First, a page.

Through the Looking Glass Children's Book Reviews



Joyce K. Kessel
Illustrator:  Nancy Carlson 
Non Fiction
For ages 4 to 8
Lerner, 2004   ISBN: 1575055821

Every year millions of Americans celebrate Halloween. Many of these men, women, and children have no idea what the roots of this festive day are. Long ago, the ancient Celts celebrated New Year’s Eve on October 31st, the special night of their god Samhain, who was their god of death. The Celt’s believed that Samhain came back to earth on October 31st, bringing the dead with him. To frighten off these fearful specters, the Celts lit bonfires, and they wore costumes.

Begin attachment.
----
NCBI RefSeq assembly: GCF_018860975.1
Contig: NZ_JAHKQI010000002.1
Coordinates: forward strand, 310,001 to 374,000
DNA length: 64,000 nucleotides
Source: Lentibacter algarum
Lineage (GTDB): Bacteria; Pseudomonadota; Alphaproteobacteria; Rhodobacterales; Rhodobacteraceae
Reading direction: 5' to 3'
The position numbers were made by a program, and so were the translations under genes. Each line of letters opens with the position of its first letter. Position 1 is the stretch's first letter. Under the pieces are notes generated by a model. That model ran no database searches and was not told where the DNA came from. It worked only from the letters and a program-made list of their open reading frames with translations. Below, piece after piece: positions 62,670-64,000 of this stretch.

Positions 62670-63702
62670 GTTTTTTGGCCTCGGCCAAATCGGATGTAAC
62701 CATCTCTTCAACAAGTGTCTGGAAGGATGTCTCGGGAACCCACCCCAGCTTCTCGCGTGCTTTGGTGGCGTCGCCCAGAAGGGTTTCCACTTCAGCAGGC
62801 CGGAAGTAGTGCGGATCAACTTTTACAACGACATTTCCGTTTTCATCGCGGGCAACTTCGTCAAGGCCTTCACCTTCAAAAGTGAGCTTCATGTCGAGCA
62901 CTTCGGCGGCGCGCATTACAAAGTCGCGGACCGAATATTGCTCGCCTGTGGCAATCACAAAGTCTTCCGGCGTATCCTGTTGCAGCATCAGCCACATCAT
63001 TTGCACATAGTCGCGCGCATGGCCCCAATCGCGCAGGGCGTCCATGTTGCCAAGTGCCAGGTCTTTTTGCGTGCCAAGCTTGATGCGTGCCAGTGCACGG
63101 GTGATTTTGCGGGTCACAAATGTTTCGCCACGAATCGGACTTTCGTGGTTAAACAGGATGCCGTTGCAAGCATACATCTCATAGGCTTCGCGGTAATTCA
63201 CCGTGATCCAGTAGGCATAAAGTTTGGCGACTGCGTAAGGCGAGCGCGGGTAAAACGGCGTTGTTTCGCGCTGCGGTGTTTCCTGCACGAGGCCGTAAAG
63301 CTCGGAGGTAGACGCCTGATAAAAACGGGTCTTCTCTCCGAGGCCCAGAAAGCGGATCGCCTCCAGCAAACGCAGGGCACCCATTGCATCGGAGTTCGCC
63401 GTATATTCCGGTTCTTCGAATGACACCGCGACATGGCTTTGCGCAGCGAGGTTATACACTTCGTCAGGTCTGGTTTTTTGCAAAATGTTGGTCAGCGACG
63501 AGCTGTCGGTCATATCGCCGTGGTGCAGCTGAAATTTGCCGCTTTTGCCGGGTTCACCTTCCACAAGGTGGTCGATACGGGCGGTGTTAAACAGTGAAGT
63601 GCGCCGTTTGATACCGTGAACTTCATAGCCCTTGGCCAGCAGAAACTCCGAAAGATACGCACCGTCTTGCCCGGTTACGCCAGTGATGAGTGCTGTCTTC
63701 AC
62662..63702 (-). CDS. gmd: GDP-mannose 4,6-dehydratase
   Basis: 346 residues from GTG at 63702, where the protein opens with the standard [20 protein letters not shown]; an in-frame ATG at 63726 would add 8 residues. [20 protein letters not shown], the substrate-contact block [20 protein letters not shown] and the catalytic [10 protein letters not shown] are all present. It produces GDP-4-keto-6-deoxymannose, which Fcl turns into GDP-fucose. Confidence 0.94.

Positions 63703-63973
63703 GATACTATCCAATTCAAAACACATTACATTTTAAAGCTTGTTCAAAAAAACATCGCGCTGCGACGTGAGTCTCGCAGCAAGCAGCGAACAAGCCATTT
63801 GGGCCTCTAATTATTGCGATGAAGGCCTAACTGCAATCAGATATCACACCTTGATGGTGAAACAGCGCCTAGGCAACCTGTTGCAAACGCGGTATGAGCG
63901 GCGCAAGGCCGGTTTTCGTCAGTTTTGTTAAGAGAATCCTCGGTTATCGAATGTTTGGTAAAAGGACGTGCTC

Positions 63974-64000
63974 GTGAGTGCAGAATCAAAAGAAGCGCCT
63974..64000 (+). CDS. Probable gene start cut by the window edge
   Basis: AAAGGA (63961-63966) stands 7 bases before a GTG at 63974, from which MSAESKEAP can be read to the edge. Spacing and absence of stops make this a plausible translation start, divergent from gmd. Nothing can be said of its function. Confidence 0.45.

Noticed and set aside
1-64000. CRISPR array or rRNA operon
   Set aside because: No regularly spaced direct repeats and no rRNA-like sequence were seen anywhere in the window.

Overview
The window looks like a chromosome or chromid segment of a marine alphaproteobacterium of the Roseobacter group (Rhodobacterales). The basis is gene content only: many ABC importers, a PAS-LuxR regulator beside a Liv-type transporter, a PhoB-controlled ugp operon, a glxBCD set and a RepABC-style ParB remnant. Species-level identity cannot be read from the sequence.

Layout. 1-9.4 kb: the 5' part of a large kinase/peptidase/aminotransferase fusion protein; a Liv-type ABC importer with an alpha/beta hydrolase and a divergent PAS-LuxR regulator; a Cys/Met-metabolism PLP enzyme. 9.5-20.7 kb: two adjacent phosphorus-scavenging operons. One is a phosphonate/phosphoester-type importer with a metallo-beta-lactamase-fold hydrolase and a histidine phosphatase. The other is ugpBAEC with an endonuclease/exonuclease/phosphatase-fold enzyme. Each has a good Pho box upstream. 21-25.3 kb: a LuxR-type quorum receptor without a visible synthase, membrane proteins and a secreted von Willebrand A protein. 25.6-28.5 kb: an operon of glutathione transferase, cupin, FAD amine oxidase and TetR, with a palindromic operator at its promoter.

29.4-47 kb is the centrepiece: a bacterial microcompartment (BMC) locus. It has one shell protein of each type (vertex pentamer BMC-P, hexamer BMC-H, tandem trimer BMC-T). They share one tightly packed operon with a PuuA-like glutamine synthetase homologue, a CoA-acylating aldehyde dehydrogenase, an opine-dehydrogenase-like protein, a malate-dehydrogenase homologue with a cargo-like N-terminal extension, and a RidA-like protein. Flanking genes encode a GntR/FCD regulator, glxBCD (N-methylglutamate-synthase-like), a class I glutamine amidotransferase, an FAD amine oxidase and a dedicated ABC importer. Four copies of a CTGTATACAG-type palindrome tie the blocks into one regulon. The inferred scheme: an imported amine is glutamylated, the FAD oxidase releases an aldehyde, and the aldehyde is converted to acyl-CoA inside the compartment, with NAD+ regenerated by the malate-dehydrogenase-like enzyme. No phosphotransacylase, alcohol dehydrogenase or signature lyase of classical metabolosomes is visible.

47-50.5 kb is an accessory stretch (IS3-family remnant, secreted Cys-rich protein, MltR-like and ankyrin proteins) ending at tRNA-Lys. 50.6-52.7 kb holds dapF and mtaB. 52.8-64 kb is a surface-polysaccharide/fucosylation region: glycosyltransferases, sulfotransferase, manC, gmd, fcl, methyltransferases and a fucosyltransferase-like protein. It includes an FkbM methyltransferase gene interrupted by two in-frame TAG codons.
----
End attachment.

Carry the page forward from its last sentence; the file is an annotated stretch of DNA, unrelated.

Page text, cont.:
After the Romans conquered the Celtic peoples, the happy festival of Pomona, the goddess of fruit, combined with Samhain’s celebrations to become one less dark festival. People not only tried to scare away evil, they also celebrated the fruits of harvest.

In this interesting “On my own holidays” title, the author helps young readers to better understand where their favorite Halloween traditions come from. Why do we call carved pumpkins jack o’ lanterns? Why do we go trick or treating? Why do many of us dress up as ghosts and witches during Halloween? These and many other questions are answered in this engaging early reader.